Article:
I have elected to assist Mr. Silver's government in the calculation of the amount my carbon tax rebate should be as of April 1, 2018. You can too, it's quite simple - save your receipts when you by fuel, including furnace oil. The delivery note and the bill notes how many litres at what the price was that day. I have one of those accordion file folders so I can save them by month. I also have a fuel spreadsheet for our vehicles to monitor their performance and operation, fuel consumption is a primary indicator of efficient operation.
The tough part will be estimating the inflation increase that will be represented in all other goods delivered to the Yukon that are required to maintain a modern home and healthy lifestyle.
Proving how much fuel I have purchased will be easy and simple compared to how tough it will be for the government to demonstrate how this scheme is 'revenue neutral'. It’s a sham, and all the supporters who shill for it should be ashamed. The Trudeau Liberals campaigned on REAL change for the middle class. This is it?

Up 7 Down 0

Riptide on Apr 10, 2018 at 9:30 pm

I guess Silver hasn't figured out that for most Yukoners, their largest "carbon footprint" is actually coming from the FOOD they eat, instead of the fuel used to fill their vehicle or heat their home. But yeah... we'll all make massive strides there.

Up 7 Down 0

anonymous on Apr 10, 2018 at 8:10 pm

So in other words, we should maybe stop working. It is people who are working that will be most likely be refused the rebate because they are "making too much" and they are using their vehicles to get to work. Baaaaad working Yukoners. What! You actually plan to eat? Oh, we have a tax for you too! Such bad behavior!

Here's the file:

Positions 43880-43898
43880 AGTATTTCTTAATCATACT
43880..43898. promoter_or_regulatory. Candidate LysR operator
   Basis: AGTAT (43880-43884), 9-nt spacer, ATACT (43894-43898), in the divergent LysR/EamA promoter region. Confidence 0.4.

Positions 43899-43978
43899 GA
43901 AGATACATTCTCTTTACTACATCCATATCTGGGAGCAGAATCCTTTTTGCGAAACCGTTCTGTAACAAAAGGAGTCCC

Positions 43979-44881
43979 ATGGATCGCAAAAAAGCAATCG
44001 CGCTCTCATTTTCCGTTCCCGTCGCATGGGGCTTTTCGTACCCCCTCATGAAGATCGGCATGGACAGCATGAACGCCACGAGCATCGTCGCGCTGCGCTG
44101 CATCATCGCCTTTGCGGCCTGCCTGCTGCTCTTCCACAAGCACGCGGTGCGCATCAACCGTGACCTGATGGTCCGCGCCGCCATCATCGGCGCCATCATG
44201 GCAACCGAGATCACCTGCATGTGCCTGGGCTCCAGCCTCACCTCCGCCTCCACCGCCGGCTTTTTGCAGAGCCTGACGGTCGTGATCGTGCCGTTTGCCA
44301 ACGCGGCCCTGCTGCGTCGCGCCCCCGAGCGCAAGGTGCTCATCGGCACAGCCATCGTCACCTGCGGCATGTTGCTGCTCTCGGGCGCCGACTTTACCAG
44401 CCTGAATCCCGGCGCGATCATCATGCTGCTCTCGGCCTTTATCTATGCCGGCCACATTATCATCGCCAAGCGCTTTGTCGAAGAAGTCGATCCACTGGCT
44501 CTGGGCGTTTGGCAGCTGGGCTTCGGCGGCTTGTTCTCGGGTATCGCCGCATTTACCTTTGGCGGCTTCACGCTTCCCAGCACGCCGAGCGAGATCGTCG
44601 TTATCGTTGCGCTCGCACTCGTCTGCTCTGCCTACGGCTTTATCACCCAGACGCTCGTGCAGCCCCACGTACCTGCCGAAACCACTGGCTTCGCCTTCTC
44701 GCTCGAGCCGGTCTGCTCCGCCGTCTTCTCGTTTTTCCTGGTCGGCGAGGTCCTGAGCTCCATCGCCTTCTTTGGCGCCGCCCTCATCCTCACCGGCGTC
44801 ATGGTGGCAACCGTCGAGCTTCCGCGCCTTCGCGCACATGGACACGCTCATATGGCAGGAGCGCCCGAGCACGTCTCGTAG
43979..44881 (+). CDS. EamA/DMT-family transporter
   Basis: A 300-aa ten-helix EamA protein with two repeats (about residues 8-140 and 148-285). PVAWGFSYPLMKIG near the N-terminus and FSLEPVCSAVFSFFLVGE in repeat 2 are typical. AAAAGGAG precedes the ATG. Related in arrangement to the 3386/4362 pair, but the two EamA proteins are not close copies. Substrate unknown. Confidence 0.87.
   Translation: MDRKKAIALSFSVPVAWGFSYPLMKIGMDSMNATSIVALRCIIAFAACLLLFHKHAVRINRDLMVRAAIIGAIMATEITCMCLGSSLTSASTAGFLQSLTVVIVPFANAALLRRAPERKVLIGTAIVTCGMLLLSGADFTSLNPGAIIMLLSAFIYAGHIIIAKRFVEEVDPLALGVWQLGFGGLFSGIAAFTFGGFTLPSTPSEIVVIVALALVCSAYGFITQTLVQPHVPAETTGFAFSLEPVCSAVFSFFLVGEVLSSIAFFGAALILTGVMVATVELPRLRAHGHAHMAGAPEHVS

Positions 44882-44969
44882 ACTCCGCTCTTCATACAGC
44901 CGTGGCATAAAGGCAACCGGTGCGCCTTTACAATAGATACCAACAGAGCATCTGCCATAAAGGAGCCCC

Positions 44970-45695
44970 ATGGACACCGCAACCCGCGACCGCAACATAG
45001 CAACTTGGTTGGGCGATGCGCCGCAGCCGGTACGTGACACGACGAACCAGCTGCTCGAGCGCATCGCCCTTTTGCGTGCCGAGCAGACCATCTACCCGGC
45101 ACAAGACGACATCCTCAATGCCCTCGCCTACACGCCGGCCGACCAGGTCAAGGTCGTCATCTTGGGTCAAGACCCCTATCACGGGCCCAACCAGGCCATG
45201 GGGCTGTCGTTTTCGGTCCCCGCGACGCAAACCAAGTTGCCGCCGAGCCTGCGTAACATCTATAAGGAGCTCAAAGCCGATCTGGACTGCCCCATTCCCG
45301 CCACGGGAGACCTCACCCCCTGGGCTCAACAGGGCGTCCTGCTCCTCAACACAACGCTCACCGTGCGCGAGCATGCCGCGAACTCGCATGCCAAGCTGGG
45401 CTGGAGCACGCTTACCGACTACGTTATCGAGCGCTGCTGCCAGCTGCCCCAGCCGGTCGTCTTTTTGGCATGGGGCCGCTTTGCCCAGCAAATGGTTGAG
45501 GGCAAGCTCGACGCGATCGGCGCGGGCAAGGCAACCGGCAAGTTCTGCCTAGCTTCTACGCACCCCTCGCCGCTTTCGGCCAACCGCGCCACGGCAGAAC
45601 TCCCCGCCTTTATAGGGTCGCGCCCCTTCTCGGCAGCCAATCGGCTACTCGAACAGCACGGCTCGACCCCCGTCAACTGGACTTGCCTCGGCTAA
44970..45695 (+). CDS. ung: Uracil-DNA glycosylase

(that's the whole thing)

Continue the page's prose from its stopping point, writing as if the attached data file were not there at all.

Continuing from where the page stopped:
Up 9 Down 0

My Opinion on Apr 10, 2018 at 5:59 pm

Sandy. Do you not understand economics? It is not just at the pumps that we will pay. Everything will go up. Every manufacturer of everything is going to have much higher costs. Wages will have to go up for those manufacturers to cover inflation due to this lunacy. Freight on everything will go up. To say that we will be rebated, is nonsense and it will cost you your stint as Premier.

Up 8 Down 1

logic on Apr 10, 2018 at 3:41 pm

The logical thing to do to stimulate the economy is not through increasing bogus taxes and spending like drunken sailors but rather by cutting them across the board to reduce the burdens that are swamping everyone with debt that can never be repaid.

https://www.spencerfernando.com/2018/03/13/warning-canada-facing-increased-risk-banking-crisis/

Up 7 Down 1

So how does a Yukoner track or knowhow much carbon tax? on Apr 10, 2018 at 3:40 pm

How does Yukoners know they are getting every penny of their carbon tax money back.
Past the buck as they call it.
Federal liberals will keep 50% of our carbon tax money collected.
Wilf Carter

Up 7 Down 1

reality check on Apr 10, 2018 at 3:18 pm

https://www.youtube.com/watch?v=RMDUUNkltCc
take a look at what is actually going on... cooling.. crop failures.. solar minimum cycle beginning... enough of the lies from the hypocritical extorting commies fraudulent puppets.

"Looking across North America fields are still covered with feet of snow, temperatures are running 30F below normal, planting is delayed and storm after storm rips across the continent from land and sea. Now a blizzard across the grain belt is on tap for mid-April bring more record snows and record cold temperatures. These patterns match perfectly with the Maunder Minimum temperatures. Also if temperatures drop 2C Canada loses 90% of its grain production, so does China and parts of Europe. " from Adapt 2030 channel on youtubre

Up 4 Down 1

ProScience Greenie on Apr 10, 2018 at 3:15 pm

Hope Sandy and the Libs are still 'listening to us'. If they are then they know that most of us are saying that this carbon tax is going to hurt a lot of people's bottom line. Or maybe they're just listening to those Yukoners that work in our number one industry, government, that make a good enough wage not to be bothered by the incoming carbon sin tax??

Remember when the NDP was all about putting more money in working people's pockets, not taking it away from them. I miss the NDP of our parents and grandparents.